Happy holidays and welcome to December! Astrophotography is the gift that keeps on giving, and we're here again to provide you with a list of December astrophotography targets in our special monthly series. Cozy up and get inspired with our suggestions for deep-sky photography. Read on to find out more and don't forget to visit next month's targets in the New Year.
Below you will find 5 deep-sky objects that are at their highest elevation in December. If you don't find your favorites, don't worry - they may be featured in another monthly target post. We do our best to have unique targets and no repeats.
The following three objects are easy to photograph, and we'll also list two toward the end that are a little more challenging. Check them all out below!
Watch our video guide on YouTube for more information and a bit of fun!
5 December astrophotography targets:
LDN 1622 - The Boogeyman Nebula
IC 2118 - The Witch Head Nebula
Messier 1 - The Crab Nebula
The first deep sky object on this list is the very first entry in Messier's catalog: The Crab Nebula!
Messier 1 is a supernova remnant in the constellation Taurus. It is located near the famous Pleiades star cluster (Messier 45).
The Crab Nebula is a small object, but it is very bright and a relatively easy target for beginner astrophotographers. It may appear a little too small if you own a wide-field refractor telescope but is perfect for people using an instrument with a focal length of 600mm or more. We captured this object with our very first telescope, the Orion 8" Astrograph reflector which has a focal length of 800mm. Click on the image for more information.
NGC 2264 - The Christmas Tree Cluster and Cone Nebula
NGC 2264 is the designation given to two popular objects: The Christmas Tree cluster and the Cone Nebula. The Christmas Tree Cluster is a loose open cluster of stars that seems to take the shape of a Christmas Tree. The Cone Nebula is located toward the top of the "tree" and is reminiscent of a tree topper. 🎄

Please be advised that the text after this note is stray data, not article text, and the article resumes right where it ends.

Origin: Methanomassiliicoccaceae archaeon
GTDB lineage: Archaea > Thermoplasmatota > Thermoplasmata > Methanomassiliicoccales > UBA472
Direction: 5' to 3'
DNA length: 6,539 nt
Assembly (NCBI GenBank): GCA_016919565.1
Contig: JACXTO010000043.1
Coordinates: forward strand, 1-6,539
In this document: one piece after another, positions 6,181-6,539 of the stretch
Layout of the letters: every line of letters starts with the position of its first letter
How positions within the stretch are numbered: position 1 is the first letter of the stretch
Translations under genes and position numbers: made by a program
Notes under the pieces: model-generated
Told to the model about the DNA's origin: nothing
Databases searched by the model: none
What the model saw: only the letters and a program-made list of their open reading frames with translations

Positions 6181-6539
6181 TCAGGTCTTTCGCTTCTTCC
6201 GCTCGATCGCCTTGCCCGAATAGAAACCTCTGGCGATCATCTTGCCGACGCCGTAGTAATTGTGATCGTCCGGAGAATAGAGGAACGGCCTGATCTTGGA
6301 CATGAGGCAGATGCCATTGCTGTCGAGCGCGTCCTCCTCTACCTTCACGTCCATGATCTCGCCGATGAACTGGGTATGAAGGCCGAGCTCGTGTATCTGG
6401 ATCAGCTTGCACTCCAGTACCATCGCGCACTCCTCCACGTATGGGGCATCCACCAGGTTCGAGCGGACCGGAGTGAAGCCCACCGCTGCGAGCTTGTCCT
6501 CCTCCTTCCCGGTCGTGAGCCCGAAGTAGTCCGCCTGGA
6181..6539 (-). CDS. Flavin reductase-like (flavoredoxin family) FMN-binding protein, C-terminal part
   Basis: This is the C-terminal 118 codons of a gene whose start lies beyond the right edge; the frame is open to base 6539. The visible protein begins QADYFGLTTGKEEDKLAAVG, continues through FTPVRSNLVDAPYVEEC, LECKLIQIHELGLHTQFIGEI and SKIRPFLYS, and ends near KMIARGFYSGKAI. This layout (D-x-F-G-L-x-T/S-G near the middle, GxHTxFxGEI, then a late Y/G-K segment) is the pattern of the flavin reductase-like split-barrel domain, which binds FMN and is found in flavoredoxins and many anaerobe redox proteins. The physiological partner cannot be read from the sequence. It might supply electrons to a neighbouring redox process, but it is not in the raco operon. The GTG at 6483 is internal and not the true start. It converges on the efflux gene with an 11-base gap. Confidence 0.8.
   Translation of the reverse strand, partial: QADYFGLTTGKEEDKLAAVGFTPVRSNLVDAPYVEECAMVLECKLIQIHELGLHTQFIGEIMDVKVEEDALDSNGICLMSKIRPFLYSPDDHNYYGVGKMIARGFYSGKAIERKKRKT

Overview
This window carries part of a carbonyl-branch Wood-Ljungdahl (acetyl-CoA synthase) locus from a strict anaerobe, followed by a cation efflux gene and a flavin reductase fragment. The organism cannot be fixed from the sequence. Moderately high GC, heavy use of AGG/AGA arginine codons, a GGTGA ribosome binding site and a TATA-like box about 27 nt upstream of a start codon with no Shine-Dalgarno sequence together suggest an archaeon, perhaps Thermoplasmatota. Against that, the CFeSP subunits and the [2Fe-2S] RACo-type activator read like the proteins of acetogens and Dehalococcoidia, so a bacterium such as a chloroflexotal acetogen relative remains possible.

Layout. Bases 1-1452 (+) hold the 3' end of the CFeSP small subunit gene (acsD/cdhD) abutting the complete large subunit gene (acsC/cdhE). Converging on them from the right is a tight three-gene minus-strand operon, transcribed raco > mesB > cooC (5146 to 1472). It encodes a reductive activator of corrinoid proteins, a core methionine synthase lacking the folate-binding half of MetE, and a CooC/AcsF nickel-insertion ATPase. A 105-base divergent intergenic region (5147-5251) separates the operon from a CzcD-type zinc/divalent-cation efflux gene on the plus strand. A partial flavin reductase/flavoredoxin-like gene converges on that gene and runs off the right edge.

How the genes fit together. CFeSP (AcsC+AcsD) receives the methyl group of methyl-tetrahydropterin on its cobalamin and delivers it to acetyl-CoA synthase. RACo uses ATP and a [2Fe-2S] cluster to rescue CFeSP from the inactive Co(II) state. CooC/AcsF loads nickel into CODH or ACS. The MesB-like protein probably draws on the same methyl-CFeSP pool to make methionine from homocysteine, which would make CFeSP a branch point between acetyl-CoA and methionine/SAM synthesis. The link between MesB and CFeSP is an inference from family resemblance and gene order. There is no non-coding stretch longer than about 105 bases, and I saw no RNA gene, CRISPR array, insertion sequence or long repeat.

NGC 2264 is located in the constellation Monoceros, which follows the Orion constellation in the winter. It is also very close to another famous winter object: The Rosette Nebula.
If you are up for the challenge, try to photograph the Christmas Tree Cluster and Cone Nebula just in time for Christmas! What a fun coincidence! You may have to stay up late to get enough exposure time on it, but who wouldn't be excited to share a festive image online with friends and family on Christmas Day?!
Barnard's Loop is going to be your new favorite wide-field target this winter!
Located in Orion, Barnard's Loop is a huge emission nebula complex that contains many of the most popular winter sky objects, such as the Orion Nebula, the Horsehead Nebula, the Witch Head Nebula, and more!
You cannot image Barnards Loop with a telescope and will need a DSLR camera with a lens of about 50mm. You can see the one we used, along with lots of other information, by clicking on the image below.
Barnard's Loop has a lot of Hydrogen Alpha gas, so the use of an Ha filter is recommended if you are imaging with an unmodified DSLR camera.
LDN 1622 is a dark nebula located in the constellation Orion. Although the nebula itself is made up of dark dust, it lies in front of an incredible amount of Hydrogen Alpha gas, making it an impressive target to photograph.
LDN 1622 is often called the Boogeyman Nebula. Just like the Christmas Tree cluster and Cone Nebula, LDN 1622 is a great target to image during the festivities... well, maybe try to capture it for Halloween instead of Christmas.
Just like any other dark nebula, the Boogeyman Nebula is not an easy target and requires long hours of exposure to really look impressive.
LDN 1622 by Anne's Astronomy News
IC 2118 - The Witch Head Nebula
Another dark nebula for December is IC 2118, or the Witch Head Nebula! This is probably the least difficult of all dark nebulae to photograph, as it reflects more light than most others.
The Witch Head Nebula is very large, and so is best captured using a small wide-field telescope. It is located in the constellation Eridanus, just on the edge of Orion. You might be able to fit Rigel, the 7th brightest star in the sky, in the same frame. In our image below, Rigel was right on the edge so you can see its intense light coming into the image.
Try spending as much time as possible on this object, especially a dark site if possible. It is difficult to bring out the dark gases during processing and more data always helps!
December astrophotography targets are plentiful, but come out looking their best when photographed from a dark site. If you can manage to get to a dark site this festive month, you'll be able to capture all the dark nebulae present in this list.
We hope this list gave you ideas for what to photograph tonight. Even if you only get one (it's the holiday season after all) you can bookmark this page and continue the list next year! We'd love to see your results in the comments section!
See our picks for our 15 winter astrophotography targets list if you want to see more great objects for this merry month.